Collette picked up a second nomination as TV supporting actress for Tsunami: The Aftermath, and Knowles joined the pack of double nominees because she also shares in the composing credits for best song nominee Listen from Dreamgirls.

For best actor in a comedy or musical, the HFPA nominated Baron Cohen; Johnny Depp, scoring his second Globe nomination for playing Jack Sparrow, this time for "Pirates of the Caribbean: Dead Man's Chest"; Aaron Eckhart, who appears as a tobacco lobbyist in Thank You for Smoking; Will Ferrell, who plays a man whose life unfolds like a novel in Stranger Than Fiction; and in what amounted to a surprise choice, Chiwetel Ejiofor, who dresses up as a London drag queen in Kinky Boots. Like Collette, Ejiofor picked up a second nomination for Tsunami, for which he earned a best actor in a TV miniseries nom. »

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Eastwood, DiCaprio play doubles in Globe noms

15 December 2006 | The Hollywood Reporter - Movie News | See recent The Hollywood Reporter - Movie News news »

COMPLETE COVERAGE:

List of nominees

Film nominees react

Risky Business: Anne Thompson's take

Grove: Votes impact Oscar coin

TV noms: 'Grey's' a top Globe contender

The Hollywood Foreign Press Assn. doubled down on Clint Eastwood and Leonardo DiCaprio on Thursday as it announced nominations for the 64th annual Golden Globe Awards at the Beverly Hilton.

With seven nominations, Babel was the most-nominated film, followed by The Departed with six and Dreamgirls with five. In the television categories, the drama Grey's Anatomy and the comedy Weeds were the most nominated series, with four each.

Eastwood received two nominations in the same category, picking up noms as best director for his bookend films Flags of Our Fathers and Letters From Iwo Jima. DiCaprio also twice scored in one same category, dominating the list for best dramatic actor with noms for his work as a Boston undercover cop in The Departed and a South African mercenary in Blood Diamond.

Helen Mirren did them one better. Not only did she receive two nominations in the category of best performance by an actress in a miniseries -- for Elizabeth I and Prime Suspect: The Final Act -- but she was gifted with a third nom, as best motion picture actress for portraying Queen Elizabeth II in The Queen.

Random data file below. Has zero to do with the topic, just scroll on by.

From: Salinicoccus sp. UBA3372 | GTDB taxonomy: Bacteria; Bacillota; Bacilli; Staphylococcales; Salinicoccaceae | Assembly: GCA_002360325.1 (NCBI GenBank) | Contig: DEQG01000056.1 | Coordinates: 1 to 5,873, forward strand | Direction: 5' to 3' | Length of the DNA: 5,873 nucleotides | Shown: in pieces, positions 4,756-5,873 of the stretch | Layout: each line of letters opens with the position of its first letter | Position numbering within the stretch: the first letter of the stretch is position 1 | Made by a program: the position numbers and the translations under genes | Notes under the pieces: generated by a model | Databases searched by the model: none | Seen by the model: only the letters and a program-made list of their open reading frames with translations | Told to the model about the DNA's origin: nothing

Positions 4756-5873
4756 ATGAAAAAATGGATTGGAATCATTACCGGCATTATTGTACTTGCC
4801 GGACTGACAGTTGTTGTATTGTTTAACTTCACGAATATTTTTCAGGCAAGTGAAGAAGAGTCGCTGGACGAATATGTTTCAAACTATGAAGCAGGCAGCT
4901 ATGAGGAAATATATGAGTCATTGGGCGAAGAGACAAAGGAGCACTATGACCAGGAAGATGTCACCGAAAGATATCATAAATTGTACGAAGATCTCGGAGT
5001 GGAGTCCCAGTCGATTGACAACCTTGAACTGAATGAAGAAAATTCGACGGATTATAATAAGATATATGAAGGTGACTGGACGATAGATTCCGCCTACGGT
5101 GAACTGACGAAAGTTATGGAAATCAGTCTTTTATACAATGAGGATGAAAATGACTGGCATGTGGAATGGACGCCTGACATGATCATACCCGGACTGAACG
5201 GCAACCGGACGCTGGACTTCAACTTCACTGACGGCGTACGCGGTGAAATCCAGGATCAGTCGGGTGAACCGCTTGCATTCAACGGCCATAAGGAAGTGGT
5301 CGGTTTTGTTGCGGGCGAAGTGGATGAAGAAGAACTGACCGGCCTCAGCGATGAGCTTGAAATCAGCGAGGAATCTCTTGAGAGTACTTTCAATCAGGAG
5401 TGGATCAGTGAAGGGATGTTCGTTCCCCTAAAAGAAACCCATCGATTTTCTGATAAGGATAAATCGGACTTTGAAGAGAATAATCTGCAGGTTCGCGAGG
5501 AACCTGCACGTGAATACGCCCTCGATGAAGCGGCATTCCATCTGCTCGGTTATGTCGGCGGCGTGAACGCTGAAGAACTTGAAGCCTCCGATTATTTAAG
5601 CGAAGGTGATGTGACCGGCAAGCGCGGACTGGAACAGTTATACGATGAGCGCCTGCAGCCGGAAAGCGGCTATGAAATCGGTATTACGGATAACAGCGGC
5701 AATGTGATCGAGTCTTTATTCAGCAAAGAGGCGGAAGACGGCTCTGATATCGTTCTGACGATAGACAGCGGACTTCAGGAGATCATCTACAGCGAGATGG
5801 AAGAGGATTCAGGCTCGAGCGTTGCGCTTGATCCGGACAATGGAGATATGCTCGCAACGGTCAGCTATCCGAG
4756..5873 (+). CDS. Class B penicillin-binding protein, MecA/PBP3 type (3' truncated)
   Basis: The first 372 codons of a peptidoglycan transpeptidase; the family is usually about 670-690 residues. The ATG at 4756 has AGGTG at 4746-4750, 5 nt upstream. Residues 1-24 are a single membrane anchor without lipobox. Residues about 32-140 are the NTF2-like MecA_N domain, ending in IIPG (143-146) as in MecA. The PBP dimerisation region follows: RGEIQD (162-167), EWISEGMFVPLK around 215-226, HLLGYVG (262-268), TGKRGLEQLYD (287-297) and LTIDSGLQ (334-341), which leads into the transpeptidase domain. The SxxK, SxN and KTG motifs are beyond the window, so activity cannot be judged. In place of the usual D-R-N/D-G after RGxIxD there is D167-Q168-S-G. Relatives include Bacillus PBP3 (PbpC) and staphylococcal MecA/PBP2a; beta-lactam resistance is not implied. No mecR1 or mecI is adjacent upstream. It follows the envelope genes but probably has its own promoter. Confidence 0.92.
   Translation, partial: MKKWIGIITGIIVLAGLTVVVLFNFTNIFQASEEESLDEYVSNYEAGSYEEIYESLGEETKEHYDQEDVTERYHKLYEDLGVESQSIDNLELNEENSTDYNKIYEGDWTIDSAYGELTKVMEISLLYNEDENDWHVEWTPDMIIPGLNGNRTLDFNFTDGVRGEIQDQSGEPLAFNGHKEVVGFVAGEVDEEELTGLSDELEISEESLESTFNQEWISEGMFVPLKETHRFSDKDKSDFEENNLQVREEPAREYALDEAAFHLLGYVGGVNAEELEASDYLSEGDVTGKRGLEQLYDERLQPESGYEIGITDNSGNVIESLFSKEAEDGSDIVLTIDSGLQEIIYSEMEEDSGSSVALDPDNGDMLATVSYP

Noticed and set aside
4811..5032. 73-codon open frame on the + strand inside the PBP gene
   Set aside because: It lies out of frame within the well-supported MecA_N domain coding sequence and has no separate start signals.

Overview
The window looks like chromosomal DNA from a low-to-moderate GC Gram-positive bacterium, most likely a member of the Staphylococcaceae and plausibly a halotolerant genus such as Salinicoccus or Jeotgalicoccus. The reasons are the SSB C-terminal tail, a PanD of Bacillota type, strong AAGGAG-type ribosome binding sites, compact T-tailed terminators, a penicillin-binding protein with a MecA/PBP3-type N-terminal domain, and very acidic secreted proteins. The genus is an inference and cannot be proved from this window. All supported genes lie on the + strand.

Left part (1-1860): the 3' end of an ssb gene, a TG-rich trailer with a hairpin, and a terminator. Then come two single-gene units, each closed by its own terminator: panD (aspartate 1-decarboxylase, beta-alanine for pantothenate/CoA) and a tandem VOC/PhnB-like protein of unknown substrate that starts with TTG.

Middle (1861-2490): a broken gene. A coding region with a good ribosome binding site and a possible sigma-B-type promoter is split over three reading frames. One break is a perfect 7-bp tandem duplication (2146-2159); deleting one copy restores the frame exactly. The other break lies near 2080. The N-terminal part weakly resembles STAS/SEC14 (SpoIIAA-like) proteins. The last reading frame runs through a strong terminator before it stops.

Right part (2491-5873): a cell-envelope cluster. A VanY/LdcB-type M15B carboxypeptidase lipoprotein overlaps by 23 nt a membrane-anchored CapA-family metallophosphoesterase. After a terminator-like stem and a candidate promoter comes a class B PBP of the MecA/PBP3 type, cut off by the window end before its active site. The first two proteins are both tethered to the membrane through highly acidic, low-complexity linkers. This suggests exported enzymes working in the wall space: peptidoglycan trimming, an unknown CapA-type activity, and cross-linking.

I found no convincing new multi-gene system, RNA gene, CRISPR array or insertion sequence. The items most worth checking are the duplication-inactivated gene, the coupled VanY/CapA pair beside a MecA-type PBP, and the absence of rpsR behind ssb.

For all their love of Eastwood, though, the 83 voting members of the HFPA did not nominate Flags as best drama. They spread their noms among Babel, Bobby, Departed, Little Children and Queen.

For best motion picture comedy or musical, the noms went to Borat, The Devil Wears Prada, Dreamgirls, Little Miss Sunshine and Thank You for Smoking.

Joining Eastwood as best director nominees are Stephen Frears for Queen, Alejandro Gonzalez Inarritu for Babel and Martin Scorsese for Departed. Despite its five nominations, Dreamgirls failed to earn a nomination for its director, Bill Condon, who may have been edged aside by the dual Eastwood noms.

As if offering an antidote to Babel, a globe-trotting tale of cultural misunderstandings, the nominations themselves took on a multicultural hue. Babel supporting actresses Adriana Barraza, who hails from Mexico, and Japanese actress Rinko Kikuchi were invited to the Globes' annual party, to be held Jan. 15 at the Beverly Hilton and broadcast live by NBC. London-born comedian Sacha Baron Cohen crashed the best actor in a comedy lineup with his alter ego, Kazakh journalist Borat Sagdiyev. And the circle of nominated composers read like a survey of world music with the French-born Alexandre Desplat (The Painted Veil), British-born Clint Mansell (The Fountain), Argentinean Gustavo Santaolalla (Babel), Italian Carlo Siliotto (Nomad) and German-born Hans Zimmer (The Da Vinci Code).